- Jean W. Thomas
(b Darmstadt, Germany, May 4, 1816; d Pittsburgh, PA, Feb 20, 1897). Composer, conductor, performer, merchant, impresario, and teacher of German birth. Kleber immigrated with his family to Pittsburgh around 1832 from Darmstadt, where he was trained in piano and voice. Three years later he launched his long career in Pittsburgh as music “professor” by becoming an instructor at Western Collegiate Institute for Young Ladies. In 1839 he organized a brass band, first known as the Kleber Band, then The Pittsburgh Band, described as the first brass band west of the Alleghenies. That year also marked his entry into the music business with a piano salesroom under the name “Ye Golden Harp.” By 1850 he was operating a growing business in pianos, organs, instruments, and sheet music. The store was a gathering place for the city’s musicians, including Stephen Foster, for whom Kleber served as a mentor.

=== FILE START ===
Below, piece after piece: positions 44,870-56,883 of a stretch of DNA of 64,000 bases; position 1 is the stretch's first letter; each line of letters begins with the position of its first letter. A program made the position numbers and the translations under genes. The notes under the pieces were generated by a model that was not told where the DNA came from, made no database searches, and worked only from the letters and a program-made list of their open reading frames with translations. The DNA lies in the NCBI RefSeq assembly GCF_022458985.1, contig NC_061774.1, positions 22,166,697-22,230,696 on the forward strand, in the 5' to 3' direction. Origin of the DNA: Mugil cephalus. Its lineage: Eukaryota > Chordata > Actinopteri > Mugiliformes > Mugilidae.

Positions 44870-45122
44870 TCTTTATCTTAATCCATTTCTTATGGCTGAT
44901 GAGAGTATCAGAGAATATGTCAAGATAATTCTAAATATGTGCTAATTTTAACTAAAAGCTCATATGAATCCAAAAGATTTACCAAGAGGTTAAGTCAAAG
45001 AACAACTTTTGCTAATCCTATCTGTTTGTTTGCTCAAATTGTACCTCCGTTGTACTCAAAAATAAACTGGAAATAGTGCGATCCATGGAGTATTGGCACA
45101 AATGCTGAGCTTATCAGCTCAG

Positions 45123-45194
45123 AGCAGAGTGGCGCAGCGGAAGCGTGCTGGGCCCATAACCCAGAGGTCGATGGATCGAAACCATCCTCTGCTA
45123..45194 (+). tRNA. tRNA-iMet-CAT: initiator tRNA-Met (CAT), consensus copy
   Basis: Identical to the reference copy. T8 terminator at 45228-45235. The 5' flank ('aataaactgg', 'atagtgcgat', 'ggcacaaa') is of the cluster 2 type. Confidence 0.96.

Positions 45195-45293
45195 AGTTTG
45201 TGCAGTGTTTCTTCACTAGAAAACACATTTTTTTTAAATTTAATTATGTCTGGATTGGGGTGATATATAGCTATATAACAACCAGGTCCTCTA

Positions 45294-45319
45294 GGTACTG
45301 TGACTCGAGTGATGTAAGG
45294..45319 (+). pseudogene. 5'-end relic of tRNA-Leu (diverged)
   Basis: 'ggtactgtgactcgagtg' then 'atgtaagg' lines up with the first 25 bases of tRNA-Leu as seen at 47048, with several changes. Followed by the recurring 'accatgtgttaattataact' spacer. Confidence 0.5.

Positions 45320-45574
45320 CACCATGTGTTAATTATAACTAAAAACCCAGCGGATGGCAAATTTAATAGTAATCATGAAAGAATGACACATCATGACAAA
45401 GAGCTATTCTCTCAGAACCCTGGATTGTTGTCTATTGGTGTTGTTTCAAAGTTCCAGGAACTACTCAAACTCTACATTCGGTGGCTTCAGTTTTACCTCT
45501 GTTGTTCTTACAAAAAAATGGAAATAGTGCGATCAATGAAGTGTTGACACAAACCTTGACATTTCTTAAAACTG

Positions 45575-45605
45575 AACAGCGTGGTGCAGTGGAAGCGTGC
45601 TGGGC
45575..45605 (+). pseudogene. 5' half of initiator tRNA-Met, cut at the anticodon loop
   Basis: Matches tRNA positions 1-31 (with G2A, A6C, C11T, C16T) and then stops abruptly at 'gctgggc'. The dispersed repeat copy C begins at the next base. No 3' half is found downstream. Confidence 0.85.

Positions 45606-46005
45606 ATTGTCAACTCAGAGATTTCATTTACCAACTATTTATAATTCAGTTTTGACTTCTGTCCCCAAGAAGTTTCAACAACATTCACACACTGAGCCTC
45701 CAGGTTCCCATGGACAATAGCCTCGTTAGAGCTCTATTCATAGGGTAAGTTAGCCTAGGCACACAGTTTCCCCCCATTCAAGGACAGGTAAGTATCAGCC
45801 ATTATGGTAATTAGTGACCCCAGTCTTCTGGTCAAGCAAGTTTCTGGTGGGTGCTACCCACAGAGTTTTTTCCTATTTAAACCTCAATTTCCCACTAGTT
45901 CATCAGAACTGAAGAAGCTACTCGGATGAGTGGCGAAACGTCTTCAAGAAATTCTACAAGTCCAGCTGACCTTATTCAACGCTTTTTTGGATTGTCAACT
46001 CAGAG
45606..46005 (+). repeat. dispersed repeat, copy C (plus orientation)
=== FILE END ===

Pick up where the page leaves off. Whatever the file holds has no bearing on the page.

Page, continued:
Fluent in German, French, and Italian as well as English, Kleber acted as an impresario throughout much of his career, serving as a local manager for many European touring artists who were a mainstay of the American concert stage. He also organized concerts for local musicians, featuring himself variously as conductor, pianist, and singer. Considered by some to be brash, aggressive, self-promoting, and combative, he and Augustus, his brother and business partner, gained notoriety as well as a $100 fine each in ...